You Can Train Your Brain

petals blowing in breeze

Have you read the recent Washington Post article about how meditation changes your brain? It’s quite interesting. As someone who believes in the benefits of meditation and practices regularly, I certainly believe it. Below is an excerpt from the article.

We found differences in brain volume after eight weeks in five different regions in the brains of the two groups. In the group that learned meditation, we found thickening in four regions:

1. The primary difference, we found in the posterior cingulate, which is involved in mind wandering, and self relevance.

2. The left hippocampus, which assists in learning, cognition, memory and emotional regulation.

3.  The temporo parietal junction, or TPJ, which is associated with perspective taking, empathy and compassion.

4. An area of the brain stem called the Pons, where a lot of regulatory neurotransmitters are produced.

The amygdala, the fight or flight part of the brain which is important for anxiety, fear and stress in general. That area got smaller in the group that went through the mindfulness-based stress reduction program.

I’ve been meditating on a regular basis for about three years now and have noticed a real difference. It’s easier for me to detach from a situation and calm myself down when stressed by taking deep breaths.

It seems that there are even more benefits than I was aware of before, which is definitely a good thing.

Enjoy your Sunday! Namaste.

Memorial Day 2015

American Flags symbolic of Memorial DayHopefully you’re enjoying your long Memorial Day weekend. It’s nice to have a day off.

It’s also interesting to think about the meaning of Memorial Day and how it has changed over the years.

For many people in my generation and most of those who are younger, we think of it as a time for going to the beach. Picnics and barbecues. The first long weekend kicking of the unofficial start of summer.

For my parents and those older, it’s more solemn. Often considered a time to remember those who have passed and to visit their graves.

Traditionally it’s a time to remember the war dead. This is why we see American flags everywhere. The U.S. Department of Veterans Affairs website gives some Memorial Day history.

Memorial Day, which is observed on the last Monday of May, commemorates the men and women who died while in the military service.  In observance of the holiday, many people visit cemeteries and memorials, and volunteers often place American flags on each grave site at national cemeteries.  A national moment of remembrance takes place at 3:00 p.m. local time.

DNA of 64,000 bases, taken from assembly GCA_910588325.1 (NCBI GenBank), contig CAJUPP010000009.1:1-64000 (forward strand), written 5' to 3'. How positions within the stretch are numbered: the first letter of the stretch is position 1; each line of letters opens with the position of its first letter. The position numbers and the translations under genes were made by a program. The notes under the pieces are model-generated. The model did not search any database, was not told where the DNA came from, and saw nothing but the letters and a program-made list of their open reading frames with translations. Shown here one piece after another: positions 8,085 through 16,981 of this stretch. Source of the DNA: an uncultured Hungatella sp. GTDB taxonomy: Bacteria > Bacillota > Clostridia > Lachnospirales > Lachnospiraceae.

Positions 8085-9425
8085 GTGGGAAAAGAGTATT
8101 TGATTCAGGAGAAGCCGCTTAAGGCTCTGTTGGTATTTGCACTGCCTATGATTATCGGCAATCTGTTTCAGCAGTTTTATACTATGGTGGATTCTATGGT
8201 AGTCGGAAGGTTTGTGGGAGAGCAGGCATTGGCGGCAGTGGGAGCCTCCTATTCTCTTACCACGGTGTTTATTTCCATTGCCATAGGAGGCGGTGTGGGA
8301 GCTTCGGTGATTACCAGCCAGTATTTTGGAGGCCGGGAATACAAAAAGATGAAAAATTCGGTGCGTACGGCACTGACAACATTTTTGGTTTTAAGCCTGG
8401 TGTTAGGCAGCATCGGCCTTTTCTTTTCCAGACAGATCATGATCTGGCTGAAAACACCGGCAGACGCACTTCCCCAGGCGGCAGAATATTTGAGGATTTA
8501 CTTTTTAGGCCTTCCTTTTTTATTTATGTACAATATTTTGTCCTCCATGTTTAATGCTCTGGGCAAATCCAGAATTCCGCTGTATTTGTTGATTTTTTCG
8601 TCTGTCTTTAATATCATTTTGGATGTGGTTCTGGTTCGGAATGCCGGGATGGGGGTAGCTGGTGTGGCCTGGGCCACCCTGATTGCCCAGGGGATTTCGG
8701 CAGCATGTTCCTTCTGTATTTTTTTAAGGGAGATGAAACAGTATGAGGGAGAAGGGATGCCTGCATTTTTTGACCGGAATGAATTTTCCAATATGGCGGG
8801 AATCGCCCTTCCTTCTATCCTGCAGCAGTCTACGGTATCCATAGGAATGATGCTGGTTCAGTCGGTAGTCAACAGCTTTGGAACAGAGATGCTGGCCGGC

The 3:00 moment of remembrance is news to me, but is a nice idea and something that I may take part in today. We Americans like to talk about how much we support our troops, but sometimes that talk seems to ring rather hollow. That sentiment was reiterated in an article that I read on Stars and Stripes.

The military-civilian divide is not marked by particular animosity or resentment on the civilian side. In airports and restaurants, civilians thank men and women in uniform for their service. They cheer veterans at ballgames and car races.

What most don’t realize is how frequently such gestures ring hollow.

“So many people give you lip service and offer fake sympathy. Their sons and daughters aren’t in the military, so it’s not their war. It’s something that happens to other people,” said Phillip Ruiz, 46, a former Army staff sergeant in Tennessee who was wounded twice during three tours in Afghanistan and Iraq.

Douglas Pearce, a former Army lieutenant who fought in Afghanistan and is now a marriage and family counselor in Nashville, said civilians seem to think they “can assuage their guilt with five seconds in the airport.”

 “What they’re saying is, ‘I’m glad you served so that I didn’t have to, and my kids won’t have to.'”
 The article discusses the large divide between between those in the military and their families and civilians.

Surveys suggest that as many as 80% of those who serve come from a family in which a parent or sibling is also in the military. They often live in relative isolation — behind the gates of military installations such as Ft. Bragg or in the deeply military communities like Fayetteville, N.C., that surround them.